"In 2023, supply chain cybersecurity risk must be addressed as a socio-technical challenge. These are not solely IT security risks, but rather they emerge from challenges such as hardware and software sourcing, business continuity and transportation problems."


As software and systems becomes more complex, supply chain cybersecurity risks become more difficult to manage. A security incident with one vendor creates a compliance and data breach ripple across the entire digital ecosystem.


Interoperability mandates across the healthcare industry create new data security and privacy compliance challenges. Healthcare organizations and their downstream business partners often struggle to manage multiple compliance requirements across an increasingly complex digital ecosystem.

Financial Services

As customers increasingly request digital services, companies in the financial services industry struggle to maintain revenue targets while meeting strict compliance requirements. For financial services organizations, a regulatory audit failure can end business operations.



From PCI DSS compliance for POS devices to supply chain risks, the retail industry faces a depth and breadth of data protection challenges. As companies work to mitigate fraud and data breach risks, they struggle to gain comprehensive visibility across their technology and service provider ecosystems.


Over the last few years, the hospitality industry migrated critical business operations to the cloud. While these changes respond to customers’ requests for digital experiences and reduce operational costs, they introduce new cybersecurity risks arising from the cybersecurity skills gap and an inability to gain visibility across complex environments. Simultaneously, attackers increasingly target the industry and new data protection laws increase compliance burdens.


In today’s technology-driven world, digital trust and customer loyalty are interrelated. To build digital trust, companies must provide customers assurance over their data protection programs. As companies attempt to implement security and privacy by design, they struggle to find the right people and technologies.


Institutions of higher education continue to expand their digital footprints by collecting and processing data to attract students and provide services. As they seek to embed data privacy and security into their technology environments, they struggle to implement the administrative and technical controls because they often lack experienced security staff.

Federal Government

As the Federal government works to improve the nation’s cybersecurity, companies with lucrative agency contracts face increasingly stringent compliance requirements. The assurance requirements that began with the Cybersecurity Maturity Model Certification (CMMC) working to mitigate supply chain risks within the Defense Industrial Base (DIB) will likely be applied to organizations contracting with Federal Civilian Executive Branch (FCEB) agencies under the National Cybersecurity Strategy.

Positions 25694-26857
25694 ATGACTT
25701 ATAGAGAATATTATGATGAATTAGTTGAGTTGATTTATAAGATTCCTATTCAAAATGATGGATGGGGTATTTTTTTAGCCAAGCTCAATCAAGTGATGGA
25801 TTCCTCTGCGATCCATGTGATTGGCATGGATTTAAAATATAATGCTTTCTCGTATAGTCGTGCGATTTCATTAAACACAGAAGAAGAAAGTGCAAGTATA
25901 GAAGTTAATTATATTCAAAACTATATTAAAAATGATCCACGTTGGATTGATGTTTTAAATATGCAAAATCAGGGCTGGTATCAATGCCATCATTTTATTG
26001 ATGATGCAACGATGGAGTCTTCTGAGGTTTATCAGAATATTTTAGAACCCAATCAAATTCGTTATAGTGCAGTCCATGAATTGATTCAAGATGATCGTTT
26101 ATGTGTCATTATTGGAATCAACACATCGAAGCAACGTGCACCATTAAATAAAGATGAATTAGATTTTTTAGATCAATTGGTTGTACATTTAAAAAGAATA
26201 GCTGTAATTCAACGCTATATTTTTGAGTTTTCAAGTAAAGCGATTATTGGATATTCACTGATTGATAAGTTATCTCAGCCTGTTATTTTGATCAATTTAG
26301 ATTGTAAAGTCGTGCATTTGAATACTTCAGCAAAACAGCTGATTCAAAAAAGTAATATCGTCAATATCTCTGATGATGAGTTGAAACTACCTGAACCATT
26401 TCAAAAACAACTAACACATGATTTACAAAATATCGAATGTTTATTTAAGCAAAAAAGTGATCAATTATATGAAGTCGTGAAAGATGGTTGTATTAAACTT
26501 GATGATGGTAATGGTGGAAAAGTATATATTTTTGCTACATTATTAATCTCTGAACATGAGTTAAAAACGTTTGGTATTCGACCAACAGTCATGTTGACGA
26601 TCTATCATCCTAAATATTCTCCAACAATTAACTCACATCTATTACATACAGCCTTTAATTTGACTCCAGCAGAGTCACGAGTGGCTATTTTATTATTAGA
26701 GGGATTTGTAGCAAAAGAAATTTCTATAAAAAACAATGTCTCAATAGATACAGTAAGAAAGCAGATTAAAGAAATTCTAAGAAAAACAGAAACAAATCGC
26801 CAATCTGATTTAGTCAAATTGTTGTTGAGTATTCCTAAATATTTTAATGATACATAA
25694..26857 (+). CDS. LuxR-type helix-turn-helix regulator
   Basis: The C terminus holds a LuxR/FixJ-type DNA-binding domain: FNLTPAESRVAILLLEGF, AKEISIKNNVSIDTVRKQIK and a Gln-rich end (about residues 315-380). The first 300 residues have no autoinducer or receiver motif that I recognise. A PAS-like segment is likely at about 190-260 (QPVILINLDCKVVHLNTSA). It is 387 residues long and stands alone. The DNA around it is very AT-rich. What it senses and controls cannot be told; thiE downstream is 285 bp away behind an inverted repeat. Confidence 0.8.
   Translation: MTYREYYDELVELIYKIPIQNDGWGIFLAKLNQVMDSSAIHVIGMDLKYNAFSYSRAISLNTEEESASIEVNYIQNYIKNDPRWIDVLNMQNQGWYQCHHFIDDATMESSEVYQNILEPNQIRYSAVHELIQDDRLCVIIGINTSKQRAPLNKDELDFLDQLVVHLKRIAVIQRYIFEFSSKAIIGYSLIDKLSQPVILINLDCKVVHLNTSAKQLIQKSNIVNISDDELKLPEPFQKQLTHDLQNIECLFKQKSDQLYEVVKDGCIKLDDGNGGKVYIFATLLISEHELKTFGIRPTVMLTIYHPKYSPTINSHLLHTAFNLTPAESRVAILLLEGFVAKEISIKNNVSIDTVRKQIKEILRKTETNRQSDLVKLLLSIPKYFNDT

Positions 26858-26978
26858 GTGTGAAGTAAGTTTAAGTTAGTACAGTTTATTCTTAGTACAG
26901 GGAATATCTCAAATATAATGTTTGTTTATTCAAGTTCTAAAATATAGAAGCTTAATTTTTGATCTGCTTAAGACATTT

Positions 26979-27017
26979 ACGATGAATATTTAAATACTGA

The IT and OT convergence creates new cybersecurity challenges for the manufacturing industry as it works to protect human safety, environmental safety, quality of product, production goal, and trade secrets. Across complex, interconnected environments, manufacturers face challenges when trying to align a focused set of cybersecurity controls across business goals while categorizing their systems’ level of security risk.



For the energy sector, the ICS, IoT, and enterprise IT convergence creates new cybersecurity risks arising from vulnerabilities in legacy technologies that lack security patches. Simultaneously, sophisticated threat actors target these low complexity, easily exploitable vulnerabilities to disrupt critical services. As energy companies work to protect complex, fragile infrastructures, they struggle to find security staff with industry experience who can help them comply with mission-critical mandates.

We Support You with the Appropriate Technologies

A comprehensive security-first compliance program requires technologies that support your objectives. We can help you customize your cybersecurity technology stack. Our experts will help you hand-select tools that match your company’s industry, size, scale, business case, and regulatory compliance requirements. Our technology options include:

  • Application security scanning
  • Database audit and monitoring
  • Data loss prevention (DLP)
  • Email Security
  • Endpoint Detect and Response (EDR)
  • Multi-Factor Authentication
  • Patch Management
  • Security awareness training
  • Software inventory
  • Vulnerability scanning
  • Web Proxy & WAF Next Generation Firewall